As the Ras Shamra/Ugaritic texts demonstrated quite nicely how much of the Jewish theology is Canaanite, and as many OT scholars and biblical archaeologists now admit that figures like Moses are mythical, so too do the contemporary documents and artifacts from the early Christian era show that much "Christian" theology is Pagan, and that the main supernatural figure is as mythical as are the Greek and Roman gods who influenced his character.

It is ludicrous for those who believe without any real, scientific evidence that a Jewish man was born of a virgin, healed the blind, raised the dead, walked on water, multiplied loaves and fishes, transfigured on a mount, resurrected himself from the dead and flew off bodily into heaven to be calling others "insane." What unmitigated gall!

In the meantime, what the list of quotes above proves for all the world to see is that Jesus mythicism has been a force to be reckoned with since at least the time of the earliest comment there, which is 1958. Hence, mythicism is a persistent and substantial train of thought that is also quite logical, rational and scientific.

Albert Schweitzer

As we know, however, Jesus mythicism is traceable to many centuries earlier. Indeed, a case can be made from the reactions by early Church fathers Justin Martyr, Tertullian and others that individuals in antiquity doubted every major aspect of the gospel tale. In this regard, to be oblivious to the mythicist case, as Bart Ehrman has admitted he was until recently, represents an egregious oversight, particularly when one considers that one of the most popular books in Christian theology is that of Dr. Albert Schweitzer, The Quest of the Historical Jesus Christ.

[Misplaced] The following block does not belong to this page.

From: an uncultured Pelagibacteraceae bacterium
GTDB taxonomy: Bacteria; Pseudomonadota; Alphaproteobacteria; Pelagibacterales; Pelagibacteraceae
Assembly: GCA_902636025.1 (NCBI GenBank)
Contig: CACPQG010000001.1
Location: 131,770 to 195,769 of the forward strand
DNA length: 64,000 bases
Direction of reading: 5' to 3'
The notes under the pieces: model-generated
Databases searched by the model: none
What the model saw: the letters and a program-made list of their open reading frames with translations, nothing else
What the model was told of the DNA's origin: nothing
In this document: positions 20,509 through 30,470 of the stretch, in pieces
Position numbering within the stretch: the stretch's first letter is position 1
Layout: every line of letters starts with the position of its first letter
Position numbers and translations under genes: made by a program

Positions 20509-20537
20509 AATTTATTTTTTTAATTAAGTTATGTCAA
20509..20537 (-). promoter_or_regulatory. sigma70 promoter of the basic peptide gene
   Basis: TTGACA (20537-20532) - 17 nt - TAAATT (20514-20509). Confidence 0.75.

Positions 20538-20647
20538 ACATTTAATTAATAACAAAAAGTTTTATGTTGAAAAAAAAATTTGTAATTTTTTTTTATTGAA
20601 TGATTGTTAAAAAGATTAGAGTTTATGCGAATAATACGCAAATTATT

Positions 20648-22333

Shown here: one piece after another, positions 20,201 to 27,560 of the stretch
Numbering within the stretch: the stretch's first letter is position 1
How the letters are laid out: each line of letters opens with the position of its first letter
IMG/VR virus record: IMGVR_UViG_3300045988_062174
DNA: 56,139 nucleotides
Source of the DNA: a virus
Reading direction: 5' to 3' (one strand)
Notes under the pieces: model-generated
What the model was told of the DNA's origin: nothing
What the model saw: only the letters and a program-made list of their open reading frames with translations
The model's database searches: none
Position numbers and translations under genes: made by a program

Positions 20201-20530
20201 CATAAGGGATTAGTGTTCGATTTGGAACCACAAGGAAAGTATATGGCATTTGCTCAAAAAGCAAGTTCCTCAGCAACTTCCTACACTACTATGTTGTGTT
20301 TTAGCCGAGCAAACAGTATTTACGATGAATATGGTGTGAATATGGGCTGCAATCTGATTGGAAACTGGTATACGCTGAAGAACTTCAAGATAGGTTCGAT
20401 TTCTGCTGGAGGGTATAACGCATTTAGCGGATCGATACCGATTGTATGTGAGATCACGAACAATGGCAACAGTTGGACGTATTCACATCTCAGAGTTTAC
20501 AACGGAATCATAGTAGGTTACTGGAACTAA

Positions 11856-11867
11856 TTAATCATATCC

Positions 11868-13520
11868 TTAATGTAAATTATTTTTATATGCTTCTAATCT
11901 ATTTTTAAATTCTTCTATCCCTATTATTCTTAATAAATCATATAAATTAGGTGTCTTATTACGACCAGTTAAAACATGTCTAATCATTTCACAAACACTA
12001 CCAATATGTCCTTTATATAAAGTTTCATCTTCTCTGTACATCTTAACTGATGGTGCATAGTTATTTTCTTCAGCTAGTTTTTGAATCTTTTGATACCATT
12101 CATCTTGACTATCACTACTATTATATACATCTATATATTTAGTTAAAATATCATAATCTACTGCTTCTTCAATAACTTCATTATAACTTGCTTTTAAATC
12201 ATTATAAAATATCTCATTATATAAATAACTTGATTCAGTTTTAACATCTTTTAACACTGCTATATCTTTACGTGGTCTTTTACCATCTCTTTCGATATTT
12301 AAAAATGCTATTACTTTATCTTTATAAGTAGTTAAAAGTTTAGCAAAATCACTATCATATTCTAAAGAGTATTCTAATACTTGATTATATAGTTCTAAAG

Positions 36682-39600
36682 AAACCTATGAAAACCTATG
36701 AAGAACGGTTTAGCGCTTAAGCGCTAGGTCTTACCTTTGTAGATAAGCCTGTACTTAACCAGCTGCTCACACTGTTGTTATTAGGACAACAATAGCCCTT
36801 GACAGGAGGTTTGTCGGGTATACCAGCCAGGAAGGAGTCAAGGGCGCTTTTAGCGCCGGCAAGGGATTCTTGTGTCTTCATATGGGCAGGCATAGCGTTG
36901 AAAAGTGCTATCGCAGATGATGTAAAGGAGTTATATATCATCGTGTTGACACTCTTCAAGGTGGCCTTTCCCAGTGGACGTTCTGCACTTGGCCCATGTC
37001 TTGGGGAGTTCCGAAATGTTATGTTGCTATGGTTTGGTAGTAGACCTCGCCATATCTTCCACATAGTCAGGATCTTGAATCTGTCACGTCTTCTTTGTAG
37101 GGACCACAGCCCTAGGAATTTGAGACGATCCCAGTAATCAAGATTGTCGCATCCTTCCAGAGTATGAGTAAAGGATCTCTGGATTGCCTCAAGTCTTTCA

It is ironic that the mythicists' rebutal book edited by Zindler and Price has as its title, Bart Ehrman and the Quest of the Historical Jesus Christ, therefore. Schweitzer's book is very famous and has been widely read throughout universities, colleges and seminaries in the German- and English-speaking world. In fact, it has been de rigeur in the past to read Schweitzer, if one wishes to be recognized as erudite in the subject of Christian theology.

Although he himself is not a mythicist, Schweitzer raises up the mythicist debate that was raging just before and into his time, such as concerns the work of Strauss and Bauer. Thousands of theology students since Schweitzer's time have been aware of the analysis of the gospel story as a compilation of myths. In fact, when I first went online in 1995, I received many emails from people who said they had been taught Jesus mythicism in seminary, including and especially within the Jesuit brotherhood.

Since it is obvious that this debate has been around a long time, how one could be completely ignorant of it and still be considered an "expert?"

Hercules

Moreover, it is as logical, rational and scientific to doubt the Jesus story as it is to doubt the factuality of the story of the Greek son of God Hercules/Herakles. If we are to dismiss the Hercules story as "myth" - although the word "myth" in reality is not a dismissal - then why should we not be skeptical of the equally implausible Jesus story?

In ancient Greece, to question the reality of the gods could bring upon one the death penalty - that is how seriously devotees took their faith then. It was widely believed that Hercules was a real person who walked the earth and had his adventures in the third dimension. To question such an article of faith would bring about the same sort of hand-waving and shallow ridicule we see in the comments above.

Do these snide retorters believe Hercules was a real person? Why not? It's just a question of era and locale, and the time will come when a new generation of scholars will say the same things about Jesus as we do now about Hercules: To wit, he is a mythical figure, not a historical personage.